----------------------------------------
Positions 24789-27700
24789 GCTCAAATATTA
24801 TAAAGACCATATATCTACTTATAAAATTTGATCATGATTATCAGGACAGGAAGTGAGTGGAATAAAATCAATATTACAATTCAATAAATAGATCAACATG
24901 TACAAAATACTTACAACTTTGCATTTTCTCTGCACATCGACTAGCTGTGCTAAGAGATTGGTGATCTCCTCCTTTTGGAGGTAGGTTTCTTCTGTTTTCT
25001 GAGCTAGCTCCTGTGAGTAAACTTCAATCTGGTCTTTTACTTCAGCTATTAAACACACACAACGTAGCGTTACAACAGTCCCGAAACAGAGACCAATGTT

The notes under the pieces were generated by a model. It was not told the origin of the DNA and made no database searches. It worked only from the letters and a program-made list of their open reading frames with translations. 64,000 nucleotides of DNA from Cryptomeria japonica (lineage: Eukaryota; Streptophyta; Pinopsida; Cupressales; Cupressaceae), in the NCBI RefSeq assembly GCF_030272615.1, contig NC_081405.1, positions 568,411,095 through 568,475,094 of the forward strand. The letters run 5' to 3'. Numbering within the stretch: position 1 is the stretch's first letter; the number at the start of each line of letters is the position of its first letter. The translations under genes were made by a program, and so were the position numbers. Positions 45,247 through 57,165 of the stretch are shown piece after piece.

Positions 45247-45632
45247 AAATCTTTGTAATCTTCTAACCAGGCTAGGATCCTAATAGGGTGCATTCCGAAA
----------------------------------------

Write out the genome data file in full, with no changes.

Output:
Positions 24789-27700
24789 GCTCAAATATTA
24801 TAAAGACCATATATCTACTTATAAAATTTGATCATGATTATCAGGACAGGAAGTGAGTGGAATAAAATCAATATTACAATTCAATAAATAGATCAACATG
24901 TACAAAATACTTACAACTTTGCATTTTCTCTGCACATCGACTAGCTGTGCTAAGAGATTGGTGATCTCCTCCTTTTGGAGGTAGGTTTCTTCTGTTTTCT
25001 GAGCTAGCTCCTGTGAGTAAACTTCAATCTGGTCTTTTACTTCAGCTATTAAACACACACAACGTAGCGTTACAACAGTCCCGAAACAGAGACCAATGTT

The notes under the pieces were generated by a model. It was not told the origin of the DNA and made no database searches. It worked only from the letters and a program-made list of their open reading frames with translations. 64,000 nucleotides of DNA from Cryptomeria japonica (lineage: Eukaryota; Streptophyta; Pinopsida; Cupressales; Cupressaceae), in the NCBI RefSeq assembly GCF_030272615.1, contig NC_081405.1, positions 568,411,095 through 568,475,094 of the forward strand. The letters run 5' to 3'. Numbering within the stretch: position 1 is the stretch's first letter; the number at the start of each line of letters is the position of its first letter. The translations under genes were made by a program, and so were the position numbers. Positions 45,247 through 57,165 of the stretch are shown piece after piece.

Positions 45247-45632
45247 AAATCTTTGTAATCTTCTAACCAGGCTAGGATCCTAATAGGGTGCATTCCGAAA